I had the honour this morning of giving a talk at the European Social Work Research Association Annual Conference in Lisbon (yes, the sun is shining). My title was ‘Distant Voices: Coming Home — Creativity, Reflexivity and Research’. People were very kind about the talk and asked me to make it available, so here is the audio recording and the PowerPoint (which has 2 songs embedded within it).
The talk (and the songs) may be of interest to readers of this blog, since they both emerge from a new (and developing) project that is a legacy of the Desistance Knowledge Exchange (and of this blog). One of the key messages of the workshops that we reported on this site a couple of years ago was that we needed to find ways to engage communities in rehabilitation, and to challenge public attitudes about punishment and reintegration.
The big question was: ‘How?’
The partial answer that I’ve been working on, with a host of collaborators, is through creative practices. That’s why I supported Alison Urie to set up Vox Liminis; a new Scottish charity that aims to bring creative practice to criminal justice and its reform. The research centre where I am based (SCCJR) has formed a collaboration with Vox around a project called Distant Voices. The presentation explains something of the genesis and development of Distant Voices since 2014. In particular it draws on the knowledge of Jo Collinson-Scott (aka Jo Mango) about popular music and participatory music-making, and on the knowledge of Oliver Escobar about participative and deliberative democracy, as well as on my own learning (and that of the whole Vox team) from the project so far.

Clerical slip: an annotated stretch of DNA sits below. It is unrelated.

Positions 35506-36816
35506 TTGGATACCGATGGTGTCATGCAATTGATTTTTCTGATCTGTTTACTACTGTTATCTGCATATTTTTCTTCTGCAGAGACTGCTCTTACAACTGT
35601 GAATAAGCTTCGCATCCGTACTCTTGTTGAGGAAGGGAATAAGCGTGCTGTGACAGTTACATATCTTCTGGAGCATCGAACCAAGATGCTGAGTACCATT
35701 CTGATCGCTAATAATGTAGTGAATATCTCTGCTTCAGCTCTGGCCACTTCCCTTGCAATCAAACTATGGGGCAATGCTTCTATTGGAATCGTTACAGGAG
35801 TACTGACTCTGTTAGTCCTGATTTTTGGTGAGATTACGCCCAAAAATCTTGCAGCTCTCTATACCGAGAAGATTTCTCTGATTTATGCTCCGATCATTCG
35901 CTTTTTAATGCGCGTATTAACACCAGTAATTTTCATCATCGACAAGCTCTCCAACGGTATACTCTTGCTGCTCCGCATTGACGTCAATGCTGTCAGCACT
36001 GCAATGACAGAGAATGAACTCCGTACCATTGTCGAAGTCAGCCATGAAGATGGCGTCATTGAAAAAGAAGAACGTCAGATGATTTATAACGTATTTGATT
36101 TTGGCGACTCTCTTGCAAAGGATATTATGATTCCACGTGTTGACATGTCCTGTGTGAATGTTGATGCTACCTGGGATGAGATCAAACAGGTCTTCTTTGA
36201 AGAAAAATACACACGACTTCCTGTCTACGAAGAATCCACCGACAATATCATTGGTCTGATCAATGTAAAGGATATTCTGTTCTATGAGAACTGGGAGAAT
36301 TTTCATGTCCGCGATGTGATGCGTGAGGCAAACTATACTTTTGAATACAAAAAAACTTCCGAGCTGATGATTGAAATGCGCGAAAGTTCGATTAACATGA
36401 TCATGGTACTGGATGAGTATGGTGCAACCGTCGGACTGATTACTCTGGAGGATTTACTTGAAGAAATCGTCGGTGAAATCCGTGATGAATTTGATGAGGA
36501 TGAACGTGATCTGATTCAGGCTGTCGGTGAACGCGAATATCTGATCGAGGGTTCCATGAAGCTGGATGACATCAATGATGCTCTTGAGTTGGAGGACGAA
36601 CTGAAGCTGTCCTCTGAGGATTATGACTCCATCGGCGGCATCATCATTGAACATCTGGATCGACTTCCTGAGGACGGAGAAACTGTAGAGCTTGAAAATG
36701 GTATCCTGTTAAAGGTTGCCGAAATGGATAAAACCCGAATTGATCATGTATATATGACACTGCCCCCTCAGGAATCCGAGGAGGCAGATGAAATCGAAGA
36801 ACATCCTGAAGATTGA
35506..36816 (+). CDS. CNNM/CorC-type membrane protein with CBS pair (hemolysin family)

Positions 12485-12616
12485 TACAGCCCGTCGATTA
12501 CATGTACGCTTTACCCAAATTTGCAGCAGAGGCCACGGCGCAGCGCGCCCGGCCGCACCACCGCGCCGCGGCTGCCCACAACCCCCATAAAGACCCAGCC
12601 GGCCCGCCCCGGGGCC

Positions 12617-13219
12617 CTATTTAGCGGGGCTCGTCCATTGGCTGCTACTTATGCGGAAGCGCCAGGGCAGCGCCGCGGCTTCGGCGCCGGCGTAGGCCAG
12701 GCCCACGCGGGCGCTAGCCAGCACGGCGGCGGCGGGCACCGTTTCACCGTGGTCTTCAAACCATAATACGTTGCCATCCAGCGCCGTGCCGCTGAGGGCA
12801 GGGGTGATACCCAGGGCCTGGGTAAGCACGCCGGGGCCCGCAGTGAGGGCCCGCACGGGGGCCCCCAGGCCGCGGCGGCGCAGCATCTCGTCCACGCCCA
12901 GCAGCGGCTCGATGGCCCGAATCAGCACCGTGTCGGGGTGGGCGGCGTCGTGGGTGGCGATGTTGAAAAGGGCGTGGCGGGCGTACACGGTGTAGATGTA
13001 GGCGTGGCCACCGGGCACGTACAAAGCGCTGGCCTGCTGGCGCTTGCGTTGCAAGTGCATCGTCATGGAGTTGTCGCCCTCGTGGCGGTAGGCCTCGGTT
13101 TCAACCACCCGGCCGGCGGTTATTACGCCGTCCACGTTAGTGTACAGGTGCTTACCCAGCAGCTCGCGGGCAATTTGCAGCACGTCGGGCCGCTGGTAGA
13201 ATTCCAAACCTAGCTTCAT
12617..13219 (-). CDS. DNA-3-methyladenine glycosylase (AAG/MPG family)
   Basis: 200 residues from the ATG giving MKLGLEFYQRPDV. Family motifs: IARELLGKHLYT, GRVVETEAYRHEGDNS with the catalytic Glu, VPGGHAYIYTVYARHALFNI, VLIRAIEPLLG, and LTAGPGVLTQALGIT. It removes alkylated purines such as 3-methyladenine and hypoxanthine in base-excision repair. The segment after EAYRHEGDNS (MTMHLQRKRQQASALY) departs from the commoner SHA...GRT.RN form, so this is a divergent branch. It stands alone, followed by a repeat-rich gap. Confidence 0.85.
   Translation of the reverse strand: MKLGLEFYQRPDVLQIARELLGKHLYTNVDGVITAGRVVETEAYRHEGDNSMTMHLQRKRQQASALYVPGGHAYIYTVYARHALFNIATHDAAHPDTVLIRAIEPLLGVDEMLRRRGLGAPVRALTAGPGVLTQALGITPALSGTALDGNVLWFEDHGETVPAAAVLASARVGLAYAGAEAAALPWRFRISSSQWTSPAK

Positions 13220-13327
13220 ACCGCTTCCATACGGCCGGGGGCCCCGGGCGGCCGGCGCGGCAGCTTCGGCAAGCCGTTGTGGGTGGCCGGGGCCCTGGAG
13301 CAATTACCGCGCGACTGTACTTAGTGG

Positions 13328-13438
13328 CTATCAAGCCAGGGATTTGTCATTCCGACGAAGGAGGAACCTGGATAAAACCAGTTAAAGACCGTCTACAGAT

In essence, we are trying to use the making and sharing of music to explore, practice and enable reintegration (or homecoming). Turning conventional understandings of rehabilitation on their head, we are interested in how and why citizens and communities meet returning citizens (people leaving prison or community punishment) with hospitality or hostility.
As well as exploring the evidence base for and rationale of our approach, the talk includes two songs written in related workshops. One of them (Pixellated Pictures) is performed by Jo (and others); it was written in a workshop in a women’s prison and recorded and released last year on an EP called ‘Distant Voices – Silent Seconds’ by Vox Liminis (you can download it through all the usual services). The other (Blackface) was co-written by ‘TJ’ and me in a workshop reflecting on people’s experiences of being supervised. You can find out more about that workshop and hear all of the songs produced here: Seen and Heard. The version in the presentation was (home) recorded yesterday by Louis Abbott, who also led the workshop (thanks Louis!).
I’d love to hear your thoughts, so comment away…!
P.S. I also made mention of Beth Weaver’s excellent book Offending and Desistance and of an important new article by Briege Nugent and Marguerite Schinkel: The pains of desistance. You really don’t want to miss these…